A Young Life Passes, and a Ritual of Birth Begins
By MARK S. LITWIN, M.D.
Published: January 24, 2011
“My hands trembled as I grasped the tiny sleeve of skin with my forceps and separated it from his pale, still penis. He lay weirdly motionless on a utility table, which I had draped with a slate-blue operating-room towel.
A few feet away, his young parents sat quietly wrapped in each other’s arms. Several family members and friends stood silently around the periphery of the small hospital room, whose gray-green walls enveloped us dispassionately.”
I attended many ritual circumcisions as a maternal-child nurse in the early 70’s. Those were the days when women stayed in the hospital for a week after having a C-section. On the day that their son was to go home the circumcision was performed by a mohel in a small room of the newborn nursery where friends and family members gathered for the occasion.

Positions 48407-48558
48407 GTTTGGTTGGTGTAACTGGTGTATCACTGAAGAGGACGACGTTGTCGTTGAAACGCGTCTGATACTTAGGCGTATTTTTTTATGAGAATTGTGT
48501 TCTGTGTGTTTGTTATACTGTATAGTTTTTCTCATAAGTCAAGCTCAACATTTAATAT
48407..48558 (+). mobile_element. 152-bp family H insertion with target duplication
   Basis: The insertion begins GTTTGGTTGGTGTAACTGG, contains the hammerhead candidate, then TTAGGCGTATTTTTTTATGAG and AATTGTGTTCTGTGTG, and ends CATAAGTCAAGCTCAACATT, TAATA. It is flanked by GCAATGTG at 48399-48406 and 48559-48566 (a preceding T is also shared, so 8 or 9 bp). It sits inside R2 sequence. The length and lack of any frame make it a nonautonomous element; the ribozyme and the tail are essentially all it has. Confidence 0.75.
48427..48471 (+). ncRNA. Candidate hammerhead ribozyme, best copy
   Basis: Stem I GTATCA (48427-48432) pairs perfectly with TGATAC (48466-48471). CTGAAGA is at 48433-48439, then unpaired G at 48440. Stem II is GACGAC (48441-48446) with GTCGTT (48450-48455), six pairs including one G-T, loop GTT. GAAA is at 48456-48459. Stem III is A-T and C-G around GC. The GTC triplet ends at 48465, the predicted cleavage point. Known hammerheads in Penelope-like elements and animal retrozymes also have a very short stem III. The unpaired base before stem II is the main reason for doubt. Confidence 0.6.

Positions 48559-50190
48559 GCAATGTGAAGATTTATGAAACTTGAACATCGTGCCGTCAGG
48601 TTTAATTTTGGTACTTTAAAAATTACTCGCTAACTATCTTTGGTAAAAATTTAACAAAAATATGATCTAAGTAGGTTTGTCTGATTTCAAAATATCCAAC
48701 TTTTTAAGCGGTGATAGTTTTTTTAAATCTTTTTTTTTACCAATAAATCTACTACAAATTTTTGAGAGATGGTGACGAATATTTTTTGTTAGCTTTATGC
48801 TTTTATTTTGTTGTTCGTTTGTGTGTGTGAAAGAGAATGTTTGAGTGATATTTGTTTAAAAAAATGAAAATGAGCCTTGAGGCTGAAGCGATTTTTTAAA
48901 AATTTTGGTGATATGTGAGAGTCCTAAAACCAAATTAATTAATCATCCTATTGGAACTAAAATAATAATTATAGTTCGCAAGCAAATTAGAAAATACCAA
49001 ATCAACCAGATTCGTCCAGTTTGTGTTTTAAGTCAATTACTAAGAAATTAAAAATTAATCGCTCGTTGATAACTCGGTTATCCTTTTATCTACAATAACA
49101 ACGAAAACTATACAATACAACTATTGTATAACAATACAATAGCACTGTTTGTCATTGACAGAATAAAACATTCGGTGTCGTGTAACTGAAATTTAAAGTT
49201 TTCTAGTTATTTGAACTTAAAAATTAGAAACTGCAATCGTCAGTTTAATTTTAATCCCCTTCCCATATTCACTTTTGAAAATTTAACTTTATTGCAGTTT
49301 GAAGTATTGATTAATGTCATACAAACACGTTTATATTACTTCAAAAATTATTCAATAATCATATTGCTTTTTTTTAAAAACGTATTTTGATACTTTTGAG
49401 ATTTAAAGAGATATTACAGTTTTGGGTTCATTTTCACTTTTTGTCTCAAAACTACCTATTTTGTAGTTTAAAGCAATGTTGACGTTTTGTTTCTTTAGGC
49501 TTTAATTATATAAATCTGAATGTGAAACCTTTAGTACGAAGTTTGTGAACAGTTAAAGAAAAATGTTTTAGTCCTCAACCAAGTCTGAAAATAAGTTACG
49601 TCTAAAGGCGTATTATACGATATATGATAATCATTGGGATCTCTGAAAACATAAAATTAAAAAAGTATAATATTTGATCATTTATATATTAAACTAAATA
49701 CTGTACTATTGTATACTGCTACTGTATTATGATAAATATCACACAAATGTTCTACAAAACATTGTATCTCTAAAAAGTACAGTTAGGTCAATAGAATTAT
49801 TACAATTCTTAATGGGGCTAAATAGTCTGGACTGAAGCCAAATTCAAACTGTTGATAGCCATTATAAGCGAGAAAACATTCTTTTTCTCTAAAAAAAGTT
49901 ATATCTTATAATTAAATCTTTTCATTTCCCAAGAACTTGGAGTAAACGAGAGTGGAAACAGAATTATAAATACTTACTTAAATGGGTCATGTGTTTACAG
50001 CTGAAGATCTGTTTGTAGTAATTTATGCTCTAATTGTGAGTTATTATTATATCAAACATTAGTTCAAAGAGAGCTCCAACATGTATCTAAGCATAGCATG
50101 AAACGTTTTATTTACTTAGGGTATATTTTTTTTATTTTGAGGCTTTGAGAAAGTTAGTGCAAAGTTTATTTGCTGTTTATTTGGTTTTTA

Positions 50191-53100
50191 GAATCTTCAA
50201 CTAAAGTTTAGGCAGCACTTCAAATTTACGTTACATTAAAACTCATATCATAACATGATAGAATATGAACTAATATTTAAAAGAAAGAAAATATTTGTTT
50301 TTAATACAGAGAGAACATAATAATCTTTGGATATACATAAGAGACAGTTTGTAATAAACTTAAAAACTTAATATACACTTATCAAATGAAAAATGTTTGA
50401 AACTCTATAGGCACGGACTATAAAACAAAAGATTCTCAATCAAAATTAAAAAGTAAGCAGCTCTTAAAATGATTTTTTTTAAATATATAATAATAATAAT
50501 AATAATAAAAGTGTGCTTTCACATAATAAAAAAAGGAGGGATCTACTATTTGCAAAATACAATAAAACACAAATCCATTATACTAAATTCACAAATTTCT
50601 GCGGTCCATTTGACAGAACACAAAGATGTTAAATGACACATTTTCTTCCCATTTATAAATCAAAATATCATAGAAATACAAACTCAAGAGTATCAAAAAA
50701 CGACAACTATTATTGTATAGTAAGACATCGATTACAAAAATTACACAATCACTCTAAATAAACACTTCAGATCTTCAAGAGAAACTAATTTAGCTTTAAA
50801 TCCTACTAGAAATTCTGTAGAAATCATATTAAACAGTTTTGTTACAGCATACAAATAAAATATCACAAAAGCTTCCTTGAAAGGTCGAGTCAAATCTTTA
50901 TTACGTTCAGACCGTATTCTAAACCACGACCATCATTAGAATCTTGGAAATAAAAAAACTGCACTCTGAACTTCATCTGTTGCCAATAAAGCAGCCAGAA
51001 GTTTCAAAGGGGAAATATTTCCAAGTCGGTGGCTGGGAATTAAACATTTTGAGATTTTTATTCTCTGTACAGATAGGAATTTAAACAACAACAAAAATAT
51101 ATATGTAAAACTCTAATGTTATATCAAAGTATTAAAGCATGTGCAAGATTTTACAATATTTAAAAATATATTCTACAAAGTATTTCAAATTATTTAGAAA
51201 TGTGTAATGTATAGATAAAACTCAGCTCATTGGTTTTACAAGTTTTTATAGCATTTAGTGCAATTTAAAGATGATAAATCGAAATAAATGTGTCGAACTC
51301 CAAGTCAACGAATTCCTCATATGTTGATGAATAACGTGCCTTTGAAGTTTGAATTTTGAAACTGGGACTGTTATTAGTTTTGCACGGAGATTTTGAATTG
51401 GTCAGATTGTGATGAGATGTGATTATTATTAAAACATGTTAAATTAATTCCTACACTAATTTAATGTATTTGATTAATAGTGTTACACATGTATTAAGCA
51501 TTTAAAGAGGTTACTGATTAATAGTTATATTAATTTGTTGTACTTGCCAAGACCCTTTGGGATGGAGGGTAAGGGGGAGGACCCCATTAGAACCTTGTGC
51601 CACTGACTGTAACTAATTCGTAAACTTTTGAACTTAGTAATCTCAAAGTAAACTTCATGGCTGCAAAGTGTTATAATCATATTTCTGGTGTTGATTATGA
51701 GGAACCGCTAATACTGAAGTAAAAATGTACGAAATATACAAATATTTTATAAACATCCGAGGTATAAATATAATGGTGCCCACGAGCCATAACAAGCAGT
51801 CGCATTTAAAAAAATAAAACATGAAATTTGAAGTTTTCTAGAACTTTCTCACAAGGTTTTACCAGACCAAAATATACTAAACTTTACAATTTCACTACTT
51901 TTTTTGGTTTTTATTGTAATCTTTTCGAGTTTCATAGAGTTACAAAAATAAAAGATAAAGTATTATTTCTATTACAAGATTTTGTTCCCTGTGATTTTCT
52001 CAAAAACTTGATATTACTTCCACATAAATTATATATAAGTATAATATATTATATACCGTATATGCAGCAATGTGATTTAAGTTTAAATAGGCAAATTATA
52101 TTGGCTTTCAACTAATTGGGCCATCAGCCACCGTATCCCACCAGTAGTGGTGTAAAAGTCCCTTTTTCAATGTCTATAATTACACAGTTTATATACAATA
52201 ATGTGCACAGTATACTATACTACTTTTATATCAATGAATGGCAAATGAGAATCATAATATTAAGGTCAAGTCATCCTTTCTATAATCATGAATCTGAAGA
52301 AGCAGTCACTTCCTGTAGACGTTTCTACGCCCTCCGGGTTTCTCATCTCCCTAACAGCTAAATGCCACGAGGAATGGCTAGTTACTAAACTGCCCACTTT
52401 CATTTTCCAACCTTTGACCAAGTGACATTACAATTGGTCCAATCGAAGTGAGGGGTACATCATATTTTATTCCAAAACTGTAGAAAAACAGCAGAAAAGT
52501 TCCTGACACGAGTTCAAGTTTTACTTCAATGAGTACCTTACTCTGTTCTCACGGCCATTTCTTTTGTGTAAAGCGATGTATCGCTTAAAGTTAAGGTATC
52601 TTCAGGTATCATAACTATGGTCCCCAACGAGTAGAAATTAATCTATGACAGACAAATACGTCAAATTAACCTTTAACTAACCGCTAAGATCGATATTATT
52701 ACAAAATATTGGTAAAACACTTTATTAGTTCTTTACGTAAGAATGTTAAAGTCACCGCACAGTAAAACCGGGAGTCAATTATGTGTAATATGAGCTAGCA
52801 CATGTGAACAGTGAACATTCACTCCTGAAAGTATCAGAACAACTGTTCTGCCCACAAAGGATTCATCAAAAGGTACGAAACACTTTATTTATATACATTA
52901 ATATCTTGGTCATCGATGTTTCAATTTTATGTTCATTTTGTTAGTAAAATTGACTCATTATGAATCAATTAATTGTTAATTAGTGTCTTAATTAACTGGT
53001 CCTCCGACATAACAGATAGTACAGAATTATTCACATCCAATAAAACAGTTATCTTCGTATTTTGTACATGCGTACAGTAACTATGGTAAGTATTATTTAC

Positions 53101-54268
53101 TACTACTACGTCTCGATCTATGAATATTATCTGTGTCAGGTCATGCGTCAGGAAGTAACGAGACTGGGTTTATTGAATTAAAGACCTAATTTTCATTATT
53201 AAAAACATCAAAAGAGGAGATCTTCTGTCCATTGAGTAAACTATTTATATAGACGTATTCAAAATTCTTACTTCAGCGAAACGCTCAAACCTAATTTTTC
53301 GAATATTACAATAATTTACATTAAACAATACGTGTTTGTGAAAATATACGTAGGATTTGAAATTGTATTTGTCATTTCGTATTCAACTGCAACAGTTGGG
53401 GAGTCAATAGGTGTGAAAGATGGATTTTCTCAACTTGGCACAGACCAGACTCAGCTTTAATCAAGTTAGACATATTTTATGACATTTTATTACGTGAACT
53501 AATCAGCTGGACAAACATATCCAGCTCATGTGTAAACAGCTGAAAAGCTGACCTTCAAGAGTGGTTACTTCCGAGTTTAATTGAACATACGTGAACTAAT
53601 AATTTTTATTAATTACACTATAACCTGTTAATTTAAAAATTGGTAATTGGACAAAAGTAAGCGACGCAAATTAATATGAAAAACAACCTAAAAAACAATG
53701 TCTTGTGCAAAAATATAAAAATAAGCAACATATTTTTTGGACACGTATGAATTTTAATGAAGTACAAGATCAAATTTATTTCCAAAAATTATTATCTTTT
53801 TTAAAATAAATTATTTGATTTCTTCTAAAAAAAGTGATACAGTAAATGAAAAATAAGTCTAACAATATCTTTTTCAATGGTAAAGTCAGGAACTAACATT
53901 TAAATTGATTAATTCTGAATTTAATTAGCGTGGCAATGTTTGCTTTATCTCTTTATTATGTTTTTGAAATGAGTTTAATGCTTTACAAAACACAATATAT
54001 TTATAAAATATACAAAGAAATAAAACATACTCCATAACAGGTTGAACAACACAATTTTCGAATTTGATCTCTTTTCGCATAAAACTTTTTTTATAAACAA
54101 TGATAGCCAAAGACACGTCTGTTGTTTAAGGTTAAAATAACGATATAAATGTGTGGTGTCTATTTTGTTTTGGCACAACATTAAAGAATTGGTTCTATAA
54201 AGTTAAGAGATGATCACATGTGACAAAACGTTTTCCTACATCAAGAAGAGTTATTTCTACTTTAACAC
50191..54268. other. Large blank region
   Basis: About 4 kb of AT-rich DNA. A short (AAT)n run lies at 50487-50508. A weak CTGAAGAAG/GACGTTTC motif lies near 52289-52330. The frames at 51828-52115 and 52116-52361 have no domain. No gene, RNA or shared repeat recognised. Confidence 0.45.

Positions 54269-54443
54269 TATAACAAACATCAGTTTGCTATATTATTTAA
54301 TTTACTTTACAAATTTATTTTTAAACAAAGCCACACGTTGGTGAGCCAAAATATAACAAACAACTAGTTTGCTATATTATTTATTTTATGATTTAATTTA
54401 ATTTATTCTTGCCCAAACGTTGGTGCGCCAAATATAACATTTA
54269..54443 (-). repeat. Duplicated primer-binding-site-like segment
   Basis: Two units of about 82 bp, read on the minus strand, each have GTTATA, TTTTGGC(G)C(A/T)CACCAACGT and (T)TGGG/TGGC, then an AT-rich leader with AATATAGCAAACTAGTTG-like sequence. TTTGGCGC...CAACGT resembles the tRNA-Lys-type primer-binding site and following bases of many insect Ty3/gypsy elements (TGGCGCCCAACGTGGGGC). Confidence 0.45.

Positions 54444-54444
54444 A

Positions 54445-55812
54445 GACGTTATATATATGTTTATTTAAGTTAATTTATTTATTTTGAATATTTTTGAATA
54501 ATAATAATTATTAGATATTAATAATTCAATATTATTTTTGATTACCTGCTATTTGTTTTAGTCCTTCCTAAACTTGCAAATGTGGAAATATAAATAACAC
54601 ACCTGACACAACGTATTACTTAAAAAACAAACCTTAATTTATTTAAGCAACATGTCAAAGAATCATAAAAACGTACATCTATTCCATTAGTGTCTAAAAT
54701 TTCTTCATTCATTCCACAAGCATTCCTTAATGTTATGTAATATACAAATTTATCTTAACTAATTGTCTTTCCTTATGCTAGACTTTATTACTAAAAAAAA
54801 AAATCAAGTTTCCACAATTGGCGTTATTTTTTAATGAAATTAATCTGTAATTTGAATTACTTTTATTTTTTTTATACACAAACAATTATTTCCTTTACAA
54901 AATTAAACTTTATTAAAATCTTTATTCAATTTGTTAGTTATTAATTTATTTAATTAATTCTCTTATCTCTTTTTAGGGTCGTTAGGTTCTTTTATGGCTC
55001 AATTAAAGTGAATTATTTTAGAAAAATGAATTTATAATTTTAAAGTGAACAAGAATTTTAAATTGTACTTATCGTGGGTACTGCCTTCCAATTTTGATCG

Afterwards there was a small catered luncheon in the waiting area. It was an occasion to celebrate.
I am not Jewish but I was always impressed by this ritual and the importance of it in Jewish tradition. .
I came across the above story and was struck by the sadness of what should have been a celebration of the beginning of a Jewish life. My thoughts went to the family and the hospital staff who were with this little boy as his life ebbed away.
How a happy occasion became a sad ritual performed after this little one’s death.
To me there is nothing sadder than for a parent to lose a child…
I was once told by the mother of a 14 yr. old teenager who died of undifferentiated lymphoma…”nothing you can say can justify the death of my daughter”. These words have remained with me for over 30 years.
Sometimes we have to learn to say nothing and just be present at the most difficult of times.